I woke up from a barrage of weird Silmarillion dreams (I’m doing a reread) to find Looney Tunes playing inside my head at full volume–orchestral stingers, Bugs and Daffy singing tunes, a whole Coyote-and-Roadrunner cartoon’s background music playing on loop.
It’s interesting inside my skull. Especially right after I finish a book.
I’d thought that taking a day completely off–no work, no chores, nothing even resembling proper nutrition, even–would cut down on the recovery time from finishing what is, in essence, one very large book broken into a diptych. It doesn’t appear to have; I’m still nerve-scoured and twitching.
I did get some gardening done yesterday, though. Many of the seeds are old, so we might not have a good yield. But if even one sprouts, it’ll be more than we had before. I’m not even going to try tomatoes this year; they only bring grief and pain.
Instead it’s pumpkins, beans, and peas, blue hyssop, nasturtiums everywhere (I love the peppery little darlings) and sunflowers (we’ll see if the squirrels leave any of those to sprout), rudbeckia and a bag of seeds I’m not quite sure of. They may be California poppies; that’ll be nice.
We’re supposed to get some rain soon. I know better than to turn on the sprinklers in April. Another thing that only causes grief and pain.
It takes a while, but yes, I can be taught.
I probably was inspired to actually get outside by a couple documentaries on the Emerald Triangle. I watched Netflix’s Murder Mountain, then went straight into Hulu’s Sasquatch, which was surprisingly good. I suppose my inner hippie perked up; go figure, I watch stuff about weed harvesting while knitting and am tempted to braid my hair up and plant beans.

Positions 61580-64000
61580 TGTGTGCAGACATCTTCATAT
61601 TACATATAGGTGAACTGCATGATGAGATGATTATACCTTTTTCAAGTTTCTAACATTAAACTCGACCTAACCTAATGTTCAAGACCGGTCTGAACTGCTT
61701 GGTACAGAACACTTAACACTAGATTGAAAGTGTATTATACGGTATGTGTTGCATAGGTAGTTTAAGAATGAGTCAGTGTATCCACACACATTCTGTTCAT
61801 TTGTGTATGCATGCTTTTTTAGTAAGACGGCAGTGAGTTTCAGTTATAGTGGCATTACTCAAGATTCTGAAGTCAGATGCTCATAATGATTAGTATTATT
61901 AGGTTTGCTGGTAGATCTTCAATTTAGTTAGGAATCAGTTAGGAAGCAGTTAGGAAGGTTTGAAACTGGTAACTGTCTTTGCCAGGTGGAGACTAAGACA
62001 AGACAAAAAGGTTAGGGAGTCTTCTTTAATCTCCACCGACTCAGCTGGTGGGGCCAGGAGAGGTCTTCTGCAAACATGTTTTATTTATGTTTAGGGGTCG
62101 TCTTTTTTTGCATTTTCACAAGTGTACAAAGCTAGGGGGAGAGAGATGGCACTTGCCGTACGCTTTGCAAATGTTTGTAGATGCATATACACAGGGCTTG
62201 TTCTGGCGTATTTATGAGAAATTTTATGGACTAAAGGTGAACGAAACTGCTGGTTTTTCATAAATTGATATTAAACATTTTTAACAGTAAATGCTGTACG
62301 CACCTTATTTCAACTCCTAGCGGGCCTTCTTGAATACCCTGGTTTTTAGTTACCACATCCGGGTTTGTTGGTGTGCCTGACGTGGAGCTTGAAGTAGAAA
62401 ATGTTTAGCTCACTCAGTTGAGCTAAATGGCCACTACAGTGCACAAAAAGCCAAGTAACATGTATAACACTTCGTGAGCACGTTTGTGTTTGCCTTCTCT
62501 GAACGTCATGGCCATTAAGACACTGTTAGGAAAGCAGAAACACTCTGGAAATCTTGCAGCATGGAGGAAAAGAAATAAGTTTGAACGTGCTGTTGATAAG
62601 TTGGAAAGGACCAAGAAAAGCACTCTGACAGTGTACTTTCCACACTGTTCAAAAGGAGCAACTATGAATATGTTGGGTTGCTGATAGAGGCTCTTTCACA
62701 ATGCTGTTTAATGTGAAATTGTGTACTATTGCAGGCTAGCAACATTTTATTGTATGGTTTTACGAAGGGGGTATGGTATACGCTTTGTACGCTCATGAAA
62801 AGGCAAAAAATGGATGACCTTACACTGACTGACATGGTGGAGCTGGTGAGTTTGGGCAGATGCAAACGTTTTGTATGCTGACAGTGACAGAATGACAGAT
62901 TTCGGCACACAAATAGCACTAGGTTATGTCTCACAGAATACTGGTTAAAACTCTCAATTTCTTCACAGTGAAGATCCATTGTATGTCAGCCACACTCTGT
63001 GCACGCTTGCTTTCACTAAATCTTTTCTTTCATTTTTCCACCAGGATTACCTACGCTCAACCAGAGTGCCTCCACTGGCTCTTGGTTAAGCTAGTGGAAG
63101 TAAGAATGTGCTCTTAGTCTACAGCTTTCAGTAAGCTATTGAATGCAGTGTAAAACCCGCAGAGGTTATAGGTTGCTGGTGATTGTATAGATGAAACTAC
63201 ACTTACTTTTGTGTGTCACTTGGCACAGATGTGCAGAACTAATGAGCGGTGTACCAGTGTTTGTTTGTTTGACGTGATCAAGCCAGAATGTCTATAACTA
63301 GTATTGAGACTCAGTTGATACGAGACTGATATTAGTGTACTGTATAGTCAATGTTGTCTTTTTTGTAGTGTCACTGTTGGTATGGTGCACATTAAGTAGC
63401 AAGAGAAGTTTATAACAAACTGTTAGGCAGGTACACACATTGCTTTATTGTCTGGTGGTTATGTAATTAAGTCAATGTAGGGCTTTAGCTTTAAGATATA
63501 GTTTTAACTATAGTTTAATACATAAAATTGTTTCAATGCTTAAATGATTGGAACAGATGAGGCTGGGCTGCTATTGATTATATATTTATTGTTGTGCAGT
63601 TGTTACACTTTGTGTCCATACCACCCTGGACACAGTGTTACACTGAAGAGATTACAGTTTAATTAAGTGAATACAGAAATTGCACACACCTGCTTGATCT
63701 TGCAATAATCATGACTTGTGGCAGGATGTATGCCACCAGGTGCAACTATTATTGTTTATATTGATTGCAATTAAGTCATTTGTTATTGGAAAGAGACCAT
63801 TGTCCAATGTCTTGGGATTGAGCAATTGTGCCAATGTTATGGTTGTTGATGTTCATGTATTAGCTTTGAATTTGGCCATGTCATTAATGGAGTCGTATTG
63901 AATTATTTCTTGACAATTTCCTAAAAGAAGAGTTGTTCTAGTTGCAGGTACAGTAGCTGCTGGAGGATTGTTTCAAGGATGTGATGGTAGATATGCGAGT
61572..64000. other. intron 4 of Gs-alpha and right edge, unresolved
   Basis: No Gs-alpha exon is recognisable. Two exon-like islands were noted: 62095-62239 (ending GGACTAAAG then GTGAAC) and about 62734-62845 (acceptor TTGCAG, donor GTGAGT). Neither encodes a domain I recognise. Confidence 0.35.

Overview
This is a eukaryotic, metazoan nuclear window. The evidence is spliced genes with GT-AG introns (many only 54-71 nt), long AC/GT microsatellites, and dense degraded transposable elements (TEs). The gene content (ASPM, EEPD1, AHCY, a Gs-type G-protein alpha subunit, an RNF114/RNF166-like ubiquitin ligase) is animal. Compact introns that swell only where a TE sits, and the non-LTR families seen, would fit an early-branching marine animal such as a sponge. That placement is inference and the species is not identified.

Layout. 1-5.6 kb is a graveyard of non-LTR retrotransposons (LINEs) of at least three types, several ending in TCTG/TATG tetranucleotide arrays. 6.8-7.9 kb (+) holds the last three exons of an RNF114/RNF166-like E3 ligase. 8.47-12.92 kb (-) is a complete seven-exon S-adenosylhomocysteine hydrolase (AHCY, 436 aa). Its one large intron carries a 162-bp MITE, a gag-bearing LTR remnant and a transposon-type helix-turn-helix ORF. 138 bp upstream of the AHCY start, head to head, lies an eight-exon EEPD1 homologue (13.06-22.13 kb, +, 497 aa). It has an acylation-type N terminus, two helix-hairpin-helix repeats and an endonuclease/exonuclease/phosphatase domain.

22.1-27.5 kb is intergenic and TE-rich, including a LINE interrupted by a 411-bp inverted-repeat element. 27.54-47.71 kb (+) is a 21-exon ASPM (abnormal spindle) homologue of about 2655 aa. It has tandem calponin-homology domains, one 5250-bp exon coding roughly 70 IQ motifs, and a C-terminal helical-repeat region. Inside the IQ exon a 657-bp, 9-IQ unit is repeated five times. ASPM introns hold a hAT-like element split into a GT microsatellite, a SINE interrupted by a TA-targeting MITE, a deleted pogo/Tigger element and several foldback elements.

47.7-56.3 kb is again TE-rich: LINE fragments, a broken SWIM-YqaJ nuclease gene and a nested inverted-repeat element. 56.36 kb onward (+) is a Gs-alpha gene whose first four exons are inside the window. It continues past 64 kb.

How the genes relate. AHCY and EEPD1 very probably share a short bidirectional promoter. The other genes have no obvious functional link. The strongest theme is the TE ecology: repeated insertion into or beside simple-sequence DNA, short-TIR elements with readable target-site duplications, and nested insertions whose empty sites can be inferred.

Growing into the hippie I always knew I was has some benefits. Even the rosebush I was pretty sure wouldn’t make it is showing signs of resurrecting. The roses have all summer to recover, and–drumroll please–both grapevines as well as all three blueberry bushes are alive and well too. The grape I moved to along the north fence is showing fresh leaves; I’ll have to trim it once the season’s over because otherwise it’ll try to take over the dogwood. But that’s fine.
Even the tiny oak seedling I replanted, pretty sure it wouldn’t make it, has fresh, hard red little buds on the branch-tips. Considering it’s from a stray squirrel-hidden acorn, it’s doing really well. I put a couple peas near its roots to maybe get some nitrogen into the soil.
All told, the garden’s doing better than I thought it would. It was therapeutic to get my hands in the dirt. Now all I do, as mentioned, is wait for rain and try to get out to do some weeding every once in a while. The kids are excited at the chance to help, since they’re both old enough and the Prince will have his last totally free summer on his hands in a month and a half.
He won’t want to spend it weeding, but we’ll have downed branches and stuff to burn, and that’s right up his alley. The ash makes a good addition to the compost pile, too.
I would go out and do more today, but the Looney Tunes music inside my head is sort of disconcerting. I mean, the last thing I want to do is step on a rake, and I feel like my brain is warning me there’s a stratospheric chance of hijinks if I test the patience of the gods. So maybe I’ll just try to get some work arranged. Not done, mind you–just arranged.
After all, there’s Hell’s Acre to get situated and Cold North to fully schedule, not to mention getting the master to-do list and the hoovering I didn’t get done this past weekend sorted. But every once in a while I’ll look out the window, waiting for rain.
It’s a pleasant kind of waiting when you know the forecast says “soon.”
Over and out.